Movement of people via Rafah Crossing
Rafah Crossing is the only crossing between the Gaza Strip and Egypt. Because of the closure Israel imposes on Gaza’s land crossings, and the ban on air and sea travel to and from Gaza, Rafah Crossing has become a vital route to the outside world for Gaza’s residents over the years. However, Rafah Crossing now operates for only several days every month or two, and only individuals meeting certain criteria are allowed to exit. The crossing remains completely closed the rest of the time.
After Israeli forces left Gaza in 2005, when the Agreement on Movement and Access (AMA) was implemented, the monthly average number of entries and exits through Rafah Crossing reached about 40,000. However, after the capture of Israeli soldier Gilad Shalit in June 2006, travel through Rafah was restricted, and the crossing was closed 76% of the time. In June 2007, after Hamas took over the Gaza Strip, Rafah was closed permanently except for random and limited openings by Egypt, which met only one-tenth of Gaza residents’ travel needs. During these openings, passage was allowed only for defined and limited categories: patients, religious pilgrims, foreign residents or residents of Gaza with foreign visas including students.
In June 2010, the events surrounding the flotilla to Gaza, Egypt announced it would open Rafah Crossing for travel on a daily basis. Passage remained limited to the above-mentioned categories. From June 2010 to January 2011, the monthly average number of exits and entries through Rafah reached 19,000 – 47% of the number of passengers traveling through Rafah in the first half of 2006.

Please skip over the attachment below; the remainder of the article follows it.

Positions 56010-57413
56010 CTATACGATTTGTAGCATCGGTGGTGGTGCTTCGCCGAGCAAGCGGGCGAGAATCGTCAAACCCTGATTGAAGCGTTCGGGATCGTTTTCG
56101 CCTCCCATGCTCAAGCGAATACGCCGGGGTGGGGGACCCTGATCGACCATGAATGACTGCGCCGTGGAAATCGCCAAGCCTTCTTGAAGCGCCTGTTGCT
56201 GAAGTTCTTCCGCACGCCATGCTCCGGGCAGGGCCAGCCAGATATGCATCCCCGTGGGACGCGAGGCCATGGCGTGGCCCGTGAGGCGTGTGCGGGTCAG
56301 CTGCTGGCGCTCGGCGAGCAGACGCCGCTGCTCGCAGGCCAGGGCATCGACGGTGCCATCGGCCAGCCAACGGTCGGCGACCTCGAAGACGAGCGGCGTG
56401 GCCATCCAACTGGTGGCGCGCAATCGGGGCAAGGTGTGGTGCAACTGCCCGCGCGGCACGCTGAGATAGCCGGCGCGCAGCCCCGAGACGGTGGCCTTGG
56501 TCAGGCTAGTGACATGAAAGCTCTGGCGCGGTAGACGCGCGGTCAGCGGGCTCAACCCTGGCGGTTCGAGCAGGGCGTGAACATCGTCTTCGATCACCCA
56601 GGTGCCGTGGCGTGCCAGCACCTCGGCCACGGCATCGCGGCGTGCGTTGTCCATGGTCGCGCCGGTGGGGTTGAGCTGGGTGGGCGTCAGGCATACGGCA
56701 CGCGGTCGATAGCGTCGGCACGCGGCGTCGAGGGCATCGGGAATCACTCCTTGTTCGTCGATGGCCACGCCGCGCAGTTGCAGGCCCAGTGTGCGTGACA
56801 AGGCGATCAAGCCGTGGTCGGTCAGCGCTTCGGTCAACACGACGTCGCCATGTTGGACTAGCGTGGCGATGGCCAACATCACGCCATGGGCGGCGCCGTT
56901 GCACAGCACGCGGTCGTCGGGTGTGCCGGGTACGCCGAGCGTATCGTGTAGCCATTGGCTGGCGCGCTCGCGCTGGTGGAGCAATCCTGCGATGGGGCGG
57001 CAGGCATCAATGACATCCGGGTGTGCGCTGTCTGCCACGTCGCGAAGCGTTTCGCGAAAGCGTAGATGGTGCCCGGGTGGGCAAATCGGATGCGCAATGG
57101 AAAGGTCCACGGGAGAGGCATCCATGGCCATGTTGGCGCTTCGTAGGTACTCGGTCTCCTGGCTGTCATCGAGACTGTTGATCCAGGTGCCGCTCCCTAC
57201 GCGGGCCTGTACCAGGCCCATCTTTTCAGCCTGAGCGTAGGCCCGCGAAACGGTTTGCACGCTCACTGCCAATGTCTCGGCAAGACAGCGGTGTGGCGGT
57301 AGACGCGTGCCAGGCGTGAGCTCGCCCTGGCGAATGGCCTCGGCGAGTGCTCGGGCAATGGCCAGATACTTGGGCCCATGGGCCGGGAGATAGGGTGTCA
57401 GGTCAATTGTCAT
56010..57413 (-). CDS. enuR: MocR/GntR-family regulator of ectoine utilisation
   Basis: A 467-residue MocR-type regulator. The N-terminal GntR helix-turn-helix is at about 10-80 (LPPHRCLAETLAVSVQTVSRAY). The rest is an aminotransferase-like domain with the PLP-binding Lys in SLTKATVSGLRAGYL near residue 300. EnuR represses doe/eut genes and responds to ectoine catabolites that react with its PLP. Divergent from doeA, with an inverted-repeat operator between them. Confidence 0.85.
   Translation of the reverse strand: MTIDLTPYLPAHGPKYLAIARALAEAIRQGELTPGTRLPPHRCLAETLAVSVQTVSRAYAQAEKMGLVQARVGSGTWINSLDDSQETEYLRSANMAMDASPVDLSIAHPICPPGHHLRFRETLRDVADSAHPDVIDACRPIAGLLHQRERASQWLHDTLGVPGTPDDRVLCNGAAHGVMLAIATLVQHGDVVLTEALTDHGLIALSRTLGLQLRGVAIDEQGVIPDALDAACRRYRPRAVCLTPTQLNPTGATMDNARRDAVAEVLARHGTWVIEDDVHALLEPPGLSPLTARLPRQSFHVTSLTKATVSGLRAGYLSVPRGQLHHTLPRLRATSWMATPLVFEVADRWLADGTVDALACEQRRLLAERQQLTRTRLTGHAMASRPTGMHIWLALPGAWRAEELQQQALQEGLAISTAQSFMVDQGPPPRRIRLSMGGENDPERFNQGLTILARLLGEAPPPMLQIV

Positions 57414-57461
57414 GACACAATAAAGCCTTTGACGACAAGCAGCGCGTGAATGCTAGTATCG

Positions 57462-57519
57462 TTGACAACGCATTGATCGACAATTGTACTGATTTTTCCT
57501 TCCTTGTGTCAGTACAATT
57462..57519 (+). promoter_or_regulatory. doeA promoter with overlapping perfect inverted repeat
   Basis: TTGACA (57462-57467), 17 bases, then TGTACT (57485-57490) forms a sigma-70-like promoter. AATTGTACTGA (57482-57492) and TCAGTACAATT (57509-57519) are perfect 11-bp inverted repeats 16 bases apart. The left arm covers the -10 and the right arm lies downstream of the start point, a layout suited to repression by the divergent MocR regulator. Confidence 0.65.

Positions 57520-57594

At the end of May 2011, Egypt announced the opening of Rafah Crossing on a regular basis for all residents of Gaza carrying Palestinian passports and identity cards, with certain restrictions on male passengers aged 18 to 40. Between November 2012 and May 2013, the crossing operated every day, and thousands of Palestinians travelled through it every month. In the first half of 2013, a monthly average of about 20,000 exits and 20,000 entries was recorded at the crossing, a similar figure to the number of travelers during the time the AMA was implemented. However, on July 5, 2013, following escalating violence in the Sinai desert and events inside Egypt, Egypt once again restricted travel through the crossing, shutting it down almost completely in October 2014.
In 2014, an average of 8,119 exits and entries were recorded at the crossing monthly. During Operation Protective Edge, the crossing operated on an almost daily basis, but only certain categories of passengers were allowed to exit – injured individuals, urgent medical cases, Palestinians with dual citizenship and individuals who have foreign residency status or foreign visas. The crossing operated according to this criteria until the end of October 2014, but a month later, it was once again shut down for lengthy periods of time. During 2015, the crossing was only open for 32 days, and exit from Gaza to Egypt was only allowed on 25 days of those. In 2014 however, the crossing was open for 156 days, while exit from Gaza to Egypt was permitted on 144 days.
Last update: March 2016.